It’s been so long since I’ve written. A few days passed, and it was harder to return. I felt like I had to apologize and/or to explain. And as more and more time passed, it just got harder.

There are so many things like that in life.

So, rather than beating myself up for what I’m not accomplishing, a regrettably all-too-familiar pastime, I’m going to just start back.

I found the following passage that I wrote back in August, just a couple of days after I had started back to work. I found it particularly difficult to be around people again; it was a hard transition.

Last week was hard.  Wednesday night and Thursday were by far the hardest days I’ve had since mom passed.

On Wednesday night, I was overwhelmed.  By my grief.  By all the change.  By all that must still be done.  By all that cannot be done. By my return to work.  By loss of control.  By fear.

When the tears and trembling started, I couldn’t catch my breath.  I couldn’t find a place for myself.  I paced.  I turned in circles.   And breathed.  Short and fast.  Long and slow.  I breathed like I haven’t breathed since labor.

Thankfully, I am in a much better place now. And, I am learning that grieving comes in waves.

I felt like I might drown in this one, but I didn’t. Much like in the ocean, resistance is futile and will only result in being trapped; instead, if I let it wash over me, without resistance, it will take me where I need to go.

Tonight, as I read what I had written two months ago, I was struck by my reference to labor. Birth.  Breath.  Death.  Breath. Rebirth.

Simply put, giving birth to Kai gave birth to a new me. And, so has my mother’s passing.

I’m sure that it has to do with my age as well, and the fact that it was impossible to watch my mother’s decline without considering my own mortality.

Mid-life is not a cliché. Or, at least not just a cliché. It is a shift in vantage point, and a pretty significant one at that.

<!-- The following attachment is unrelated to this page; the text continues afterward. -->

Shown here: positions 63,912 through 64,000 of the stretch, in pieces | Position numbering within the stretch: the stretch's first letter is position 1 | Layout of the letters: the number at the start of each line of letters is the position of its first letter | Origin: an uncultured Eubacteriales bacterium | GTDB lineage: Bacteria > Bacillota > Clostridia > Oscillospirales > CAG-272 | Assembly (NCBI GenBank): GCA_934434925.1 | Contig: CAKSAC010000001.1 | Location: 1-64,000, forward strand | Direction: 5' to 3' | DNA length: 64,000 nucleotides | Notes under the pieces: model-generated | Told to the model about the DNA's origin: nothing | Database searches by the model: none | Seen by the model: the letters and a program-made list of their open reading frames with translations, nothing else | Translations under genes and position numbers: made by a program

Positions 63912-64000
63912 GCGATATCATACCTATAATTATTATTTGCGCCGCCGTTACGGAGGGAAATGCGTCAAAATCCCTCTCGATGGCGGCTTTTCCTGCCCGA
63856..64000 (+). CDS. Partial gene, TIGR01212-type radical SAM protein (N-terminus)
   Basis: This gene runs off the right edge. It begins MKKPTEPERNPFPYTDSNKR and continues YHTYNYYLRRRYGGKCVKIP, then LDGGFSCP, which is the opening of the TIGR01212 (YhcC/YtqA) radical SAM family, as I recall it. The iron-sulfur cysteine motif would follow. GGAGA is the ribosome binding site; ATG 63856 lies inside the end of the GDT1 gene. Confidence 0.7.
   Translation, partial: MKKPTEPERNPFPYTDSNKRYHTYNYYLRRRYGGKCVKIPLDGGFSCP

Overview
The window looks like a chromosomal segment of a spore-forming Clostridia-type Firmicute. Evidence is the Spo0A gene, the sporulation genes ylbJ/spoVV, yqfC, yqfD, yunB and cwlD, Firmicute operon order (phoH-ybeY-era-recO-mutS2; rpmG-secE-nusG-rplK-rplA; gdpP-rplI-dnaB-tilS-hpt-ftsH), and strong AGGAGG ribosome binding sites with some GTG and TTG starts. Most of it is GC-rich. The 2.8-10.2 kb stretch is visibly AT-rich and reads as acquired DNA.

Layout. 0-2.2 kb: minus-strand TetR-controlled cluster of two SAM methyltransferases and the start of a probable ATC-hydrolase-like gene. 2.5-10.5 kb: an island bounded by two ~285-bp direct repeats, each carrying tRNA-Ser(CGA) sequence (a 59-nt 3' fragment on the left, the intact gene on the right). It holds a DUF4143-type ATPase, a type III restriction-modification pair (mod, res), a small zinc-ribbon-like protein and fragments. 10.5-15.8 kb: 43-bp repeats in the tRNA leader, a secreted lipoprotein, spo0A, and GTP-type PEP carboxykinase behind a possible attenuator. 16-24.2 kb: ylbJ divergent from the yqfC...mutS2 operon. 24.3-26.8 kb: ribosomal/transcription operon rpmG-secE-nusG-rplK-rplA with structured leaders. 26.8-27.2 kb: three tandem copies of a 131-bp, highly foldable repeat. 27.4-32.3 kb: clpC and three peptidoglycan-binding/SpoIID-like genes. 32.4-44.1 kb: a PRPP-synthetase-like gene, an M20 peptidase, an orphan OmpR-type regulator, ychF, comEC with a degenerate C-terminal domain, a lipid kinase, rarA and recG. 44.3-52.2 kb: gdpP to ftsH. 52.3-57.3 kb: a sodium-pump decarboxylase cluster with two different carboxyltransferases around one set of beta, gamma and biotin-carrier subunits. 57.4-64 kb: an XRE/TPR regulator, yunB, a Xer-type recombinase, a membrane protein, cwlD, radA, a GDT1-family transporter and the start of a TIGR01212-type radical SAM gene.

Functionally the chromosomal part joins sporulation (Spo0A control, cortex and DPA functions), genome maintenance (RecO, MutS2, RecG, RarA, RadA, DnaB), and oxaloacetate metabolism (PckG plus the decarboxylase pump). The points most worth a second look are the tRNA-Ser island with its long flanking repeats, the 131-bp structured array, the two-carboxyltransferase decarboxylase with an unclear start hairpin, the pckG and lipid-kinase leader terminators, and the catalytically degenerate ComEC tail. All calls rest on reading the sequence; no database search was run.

What inspired me to sit and write tonight was a passage from Joan Anderson’s A Weekend to Change Your Life, a companion to her first novel entitled A Year by the Sea.

She begins with a quote from T. S. Elliot, “Only those who risk going too far can possibly find out how far they can go.” I love that.  What if we move beyond the mid-life cliché of the new convertible or young lover?  What if the journey begins with the internal landscape?  What if instead of trying to recreate youth, we recreate ourselves from the inside out?

She then goes on to say, “…if you have been yearning to find the real you, refresh your sagging spirit, be spontaneous, wild, and even free, enjoy the present, let go of control, recover a broken spirit or retrieve the buried parts of you…change your routine, depart from the norm, question the status quo, and take back some of each day just for you.”

“Change your routine, depart from the norm, question the status quo….”  Indeed.

Mid-life seems like the perfect place to let go of “perfect,” some made-up idea of the way things are supposed to be. I’ve spent much too much time “shoulding” on myself.

Contol. Perfection. Illusion.

On this side of the hill, I am learning to tilt my head back, throw my hands in the air, and yell, “WHEEEEEEEEEEEE!”

It’s as scary as hell sometimes.   But, stasis is scarier still.  So, I am choosing to figure out how far I can go.

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